Even With New Legislation, A Pennsylvania Drivers License Is Still Not A REAL ID

May 25, 2017

Legislation to allow PennDOT to issue REAL ID-compliant drivers licenses is about to be signed by Gov. Tom Wolf, but that doesn't mean the ID in your pocket will truly be compliant with the federal standards.

As of June 7, non-compliant IDs will no longer be accepted for admittance into federal and nuclear facilities. TSA officials will stop accepting them for air travel as of Jan. 22, 2018.

Under current state law, PennDOT is prohibited from issuing federally complaint driver’s licenses. That law went into effect in 2012, due to concerns over privacy issues and questions over the constitutionality of the 2005 federal law.

PennDOT community relations coordinator for driver and vehicle services Alexis Campbell said as soon as the Governor signs the bill, PennDOT will ask the Department of Homeland Security for an extended deadline for compliance.

“Once that extension is in place, we can begin further conversations with Homeland Security and those conversation are going to determine what our path toward compliance will look like,” Campbell said.

Campbell said the transition period could take 18-24 months.

The state is already collecting the data required by the REAL ID program when it issues original licenses, but it might have to collect that information on a more regular basis. The photos and barcodes on the licenses are also compliant.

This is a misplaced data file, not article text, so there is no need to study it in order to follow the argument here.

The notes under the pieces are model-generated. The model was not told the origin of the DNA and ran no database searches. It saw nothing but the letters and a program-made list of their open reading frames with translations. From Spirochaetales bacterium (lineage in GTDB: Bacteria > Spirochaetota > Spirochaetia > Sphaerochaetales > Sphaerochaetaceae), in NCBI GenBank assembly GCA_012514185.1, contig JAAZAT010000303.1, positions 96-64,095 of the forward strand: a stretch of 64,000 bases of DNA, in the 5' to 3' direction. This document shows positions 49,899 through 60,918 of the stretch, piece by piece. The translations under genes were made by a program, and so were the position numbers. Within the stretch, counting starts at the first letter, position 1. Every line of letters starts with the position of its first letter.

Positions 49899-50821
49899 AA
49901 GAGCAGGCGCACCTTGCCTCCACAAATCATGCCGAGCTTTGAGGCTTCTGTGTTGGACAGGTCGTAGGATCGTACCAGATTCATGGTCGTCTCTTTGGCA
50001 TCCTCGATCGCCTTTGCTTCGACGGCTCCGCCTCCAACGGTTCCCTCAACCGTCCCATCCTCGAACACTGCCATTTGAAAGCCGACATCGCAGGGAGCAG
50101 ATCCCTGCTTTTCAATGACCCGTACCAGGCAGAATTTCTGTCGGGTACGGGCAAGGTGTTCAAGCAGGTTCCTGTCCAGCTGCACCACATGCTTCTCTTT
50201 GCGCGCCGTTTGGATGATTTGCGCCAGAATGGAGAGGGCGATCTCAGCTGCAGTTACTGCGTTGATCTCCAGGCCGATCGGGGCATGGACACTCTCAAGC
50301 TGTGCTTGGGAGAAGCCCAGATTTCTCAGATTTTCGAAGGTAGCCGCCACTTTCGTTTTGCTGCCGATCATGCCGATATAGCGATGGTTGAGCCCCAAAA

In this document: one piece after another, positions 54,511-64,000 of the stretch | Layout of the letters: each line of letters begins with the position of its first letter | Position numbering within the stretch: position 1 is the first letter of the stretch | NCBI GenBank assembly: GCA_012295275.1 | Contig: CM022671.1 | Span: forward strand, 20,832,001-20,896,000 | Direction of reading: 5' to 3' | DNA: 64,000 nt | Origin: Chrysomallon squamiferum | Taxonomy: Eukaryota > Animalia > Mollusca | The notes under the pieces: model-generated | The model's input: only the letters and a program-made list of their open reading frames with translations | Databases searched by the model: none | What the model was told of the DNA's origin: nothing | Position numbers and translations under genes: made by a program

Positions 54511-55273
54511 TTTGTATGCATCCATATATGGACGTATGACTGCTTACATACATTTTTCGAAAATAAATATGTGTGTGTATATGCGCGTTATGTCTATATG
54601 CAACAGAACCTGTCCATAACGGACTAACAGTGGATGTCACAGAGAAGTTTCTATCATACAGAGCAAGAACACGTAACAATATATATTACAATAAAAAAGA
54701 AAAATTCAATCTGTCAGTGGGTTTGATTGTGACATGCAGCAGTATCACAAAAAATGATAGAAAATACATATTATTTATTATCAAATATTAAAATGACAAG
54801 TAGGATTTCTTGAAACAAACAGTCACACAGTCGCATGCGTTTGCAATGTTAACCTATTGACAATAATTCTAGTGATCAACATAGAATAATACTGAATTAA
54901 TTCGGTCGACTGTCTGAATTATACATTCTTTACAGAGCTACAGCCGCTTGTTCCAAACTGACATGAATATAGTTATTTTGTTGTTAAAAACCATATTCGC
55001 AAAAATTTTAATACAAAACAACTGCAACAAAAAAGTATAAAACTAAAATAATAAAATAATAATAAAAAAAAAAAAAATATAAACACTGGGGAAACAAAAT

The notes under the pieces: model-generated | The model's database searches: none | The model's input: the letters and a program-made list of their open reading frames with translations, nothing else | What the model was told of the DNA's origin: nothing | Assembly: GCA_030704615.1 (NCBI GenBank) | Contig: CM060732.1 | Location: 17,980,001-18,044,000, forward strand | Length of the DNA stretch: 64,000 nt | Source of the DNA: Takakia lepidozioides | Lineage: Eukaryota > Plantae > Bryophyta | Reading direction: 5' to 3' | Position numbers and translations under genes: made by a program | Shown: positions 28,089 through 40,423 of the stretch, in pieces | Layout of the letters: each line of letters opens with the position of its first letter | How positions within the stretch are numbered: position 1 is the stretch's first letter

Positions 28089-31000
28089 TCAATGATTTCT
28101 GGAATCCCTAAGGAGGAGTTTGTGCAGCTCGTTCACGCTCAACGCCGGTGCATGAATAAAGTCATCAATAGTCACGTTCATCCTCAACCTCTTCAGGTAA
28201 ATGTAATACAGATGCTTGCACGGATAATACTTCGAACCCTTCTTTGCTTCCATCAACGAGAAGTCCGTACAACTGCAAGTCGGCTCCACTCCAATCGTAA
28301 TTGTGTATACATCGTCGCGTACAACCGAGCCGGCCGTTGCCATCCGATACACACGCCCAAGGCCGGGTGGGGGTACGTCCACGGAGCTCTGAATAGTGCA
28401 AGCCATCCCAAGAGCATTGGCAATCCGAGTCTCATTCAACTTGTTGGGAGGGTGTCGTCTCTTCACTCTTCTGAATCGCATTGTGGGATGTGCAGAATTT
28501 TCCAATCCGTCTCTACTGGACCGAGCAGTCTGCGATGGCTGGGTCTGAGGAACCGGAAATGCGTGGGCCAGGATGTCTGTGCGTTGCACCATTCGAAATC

But just because the information is already being gathered does not make objectors to the program feel any better.

“You know, there’s always that balance between security and liberty,” said Allegheny Institute for Public Policy Senior Fellow Colin McNickle. “How much liberty do we give up for security and is it worth it? It’s a time-honored question going back to our founding.”

The Allegheny Institute has not taken an official stance on REAL ID or the bill awaiting the governor’s signature.

“Civil Libertarians say this is the equivalent of a national … identification and it harkens back to the day of Nazi Germany,” McNickle said.

The legislation would allow drivers to choose if they want to get a compliant license or a noncompliant license.

State Sen. Kim Ward, R-Westmoreland, authored the bill. She said the funds would not be muddled.

“Let’s pretend it costs PennDOT $40 to process a regular licenses. Maybe it’s going to cost $50 for a REAL ID. So that $10 is going to be born by the person who is requesting REAL ID,” Ward said. “We’re not going to make everybody pay $42. We’re not going to socialize our licenses.”

A Pennsylvania drivers licenses is valid for four years. It's unclear how a licenses holder would get a complaint ID between the time the state starts issuing them and when it would be up for renewal. Campbell said it will be up to Home Land Security to determine how long of a waive the state will receive.